The Republican presidential hopeful and her husband, therapist Marcus Bachmann, have a history of battling gay rights groups in Minnesota well before she was elected to Congress.
"Michele Bachmann is the very definition of a target-rich environment, and given her husband's positions and things she's said in past she's going to have a really hard time appearing as a reasonable mainstream candidate," Michael Cole-Schwartz, communications director for the group Human Rights Campaign, told Monday's Politico.
"It's not just that she doesn't believe in marriage" another gay rights leader said. "She doesn't believe in gay people existing."
Her husband, Marcus Bachmann, reportedly advocates the view that gays can be cured by "reparative therapy" although he told media recently that it isn't his therapy clinic's main purpose.
"The idea of some sort of a therapy to make us straight -- it's bizarre and nuts," said David Mixner, a top gay Democratic fundraiser. "For those who are somewhat disenchanted on some issues with Obama, this will enable them to get over whatever reservations they may have."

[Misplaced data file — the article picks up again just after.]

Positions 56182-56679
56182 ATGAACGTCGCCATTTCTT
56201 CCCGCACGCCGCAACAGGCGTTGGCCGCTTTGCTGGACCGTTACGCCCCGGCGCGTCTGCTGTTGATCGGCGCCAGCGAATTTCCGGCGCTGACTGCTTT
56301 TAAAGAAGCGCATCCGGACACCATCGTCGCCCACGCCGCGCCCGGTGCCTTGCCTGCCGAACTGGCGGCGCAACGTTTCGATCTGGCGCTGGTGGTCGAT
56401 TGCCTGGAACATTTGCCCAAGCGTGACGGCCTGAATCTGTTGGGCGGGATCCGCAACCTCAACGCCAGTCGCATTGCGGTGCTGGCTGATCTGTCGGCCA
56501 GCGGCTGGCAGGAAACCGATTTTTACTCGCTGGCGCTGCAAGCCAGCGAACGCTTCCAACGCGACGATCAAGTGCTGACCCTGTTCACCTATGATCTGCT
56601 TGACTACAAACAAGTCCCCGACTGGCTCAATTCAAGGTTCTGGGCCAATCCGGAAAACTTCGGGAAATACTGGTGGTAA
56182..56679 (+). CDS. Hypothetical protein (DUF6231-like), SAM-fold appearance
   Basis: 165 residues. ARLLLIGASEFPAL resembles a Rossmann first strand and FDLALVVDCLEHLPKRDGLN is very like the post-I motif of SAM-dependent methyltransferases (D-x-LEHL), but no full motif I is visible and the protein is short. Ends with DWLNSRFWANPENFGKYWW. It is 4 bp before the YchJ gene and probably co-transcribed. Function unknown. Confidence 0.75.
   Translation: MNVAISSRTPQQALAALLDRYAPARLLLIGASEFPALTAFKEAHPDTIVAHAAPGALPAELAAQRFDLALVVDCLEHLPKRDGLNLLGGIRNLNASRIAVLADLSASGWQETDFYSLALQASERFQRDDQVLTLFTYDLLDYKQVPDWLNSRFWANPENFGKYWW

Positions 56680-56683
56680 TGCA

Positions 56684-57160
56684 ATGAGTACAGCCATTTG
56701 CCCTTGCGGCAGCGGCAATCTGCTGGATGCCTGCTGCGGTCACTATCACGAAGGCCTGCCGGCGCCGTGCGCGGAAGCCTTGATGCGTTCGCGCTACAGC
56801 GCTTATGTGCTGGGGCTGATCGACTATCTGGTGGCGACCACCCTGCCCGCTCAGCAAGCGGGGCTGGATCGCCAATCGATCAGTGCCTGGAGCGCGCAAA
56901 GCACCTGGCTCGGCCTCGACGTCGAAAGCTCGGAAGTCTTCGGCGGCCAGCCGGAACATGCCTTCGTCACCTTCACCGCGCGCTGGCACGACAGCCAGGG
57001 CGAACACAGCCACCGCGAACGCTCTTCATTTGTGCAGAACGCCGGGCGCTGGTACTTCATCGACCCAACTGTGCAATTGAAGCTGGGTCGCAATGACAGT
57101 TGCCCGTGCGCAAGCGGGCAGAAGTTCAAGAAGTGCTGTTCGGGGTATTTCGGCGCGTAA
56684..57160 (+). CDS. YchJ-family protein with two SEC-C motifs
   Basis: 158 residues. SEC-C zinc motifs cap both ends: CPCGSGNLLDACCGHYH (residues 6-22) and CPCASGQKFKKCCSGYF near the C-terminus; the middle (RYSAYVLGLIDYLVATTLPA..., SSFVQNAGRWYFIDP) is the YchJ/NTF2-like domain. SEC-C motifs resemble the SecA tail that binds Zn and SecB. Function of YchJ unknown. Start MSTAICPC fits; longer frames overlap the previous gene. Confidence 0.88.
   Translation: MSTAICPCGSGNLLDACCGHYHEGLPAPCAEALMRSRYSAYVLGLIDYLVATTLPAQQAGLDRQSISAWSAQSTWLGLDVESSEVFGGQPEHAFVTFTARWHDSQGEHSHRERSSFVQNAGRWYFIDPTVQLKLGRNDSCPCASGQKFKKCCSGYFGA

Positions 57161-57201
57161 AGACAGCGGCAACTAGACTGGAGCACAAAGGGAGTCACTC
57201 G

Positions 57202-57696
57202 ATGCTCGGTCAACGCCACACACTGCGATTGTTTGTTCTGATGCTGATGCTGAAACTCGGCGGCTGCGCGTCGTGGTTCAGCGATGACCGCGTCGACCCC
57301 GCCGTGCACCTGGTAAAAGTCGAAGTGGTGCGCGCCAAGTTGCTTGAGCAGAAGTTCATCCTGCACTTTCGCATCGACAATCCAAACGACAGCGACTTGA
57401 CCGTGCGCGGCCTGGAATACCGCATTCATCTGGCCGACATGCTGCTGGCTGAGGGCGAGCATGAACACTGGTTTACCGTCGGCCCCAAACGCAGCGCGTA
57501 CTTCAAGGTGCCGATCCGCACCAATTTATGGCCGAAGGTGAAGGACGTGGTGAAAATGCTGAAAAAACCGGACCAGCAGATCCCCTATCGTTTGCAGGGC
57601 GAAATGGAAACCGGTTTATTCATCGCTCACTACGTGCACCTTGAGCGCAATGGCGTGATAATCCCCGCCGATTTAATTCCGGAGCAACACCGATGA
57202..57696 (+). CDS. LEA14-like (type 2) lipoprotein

Chris Barron, chairman of the gay conservative group GOProud, said he was concerned that gay attacks on Bachmann would help her by "galvanizing conservatives."
"We are certainly concerned about comments Bachmann has made about gay people and we are even more troubled by her support for a federal marriage amendment that would be the largest power grab by the federal government from the states in the history of our country," he told Politico said in an e-mail. "Given her stated support for 'limited government' we wish Congresswoman Bachmann would reconsider supporting such a massive federal power grab."
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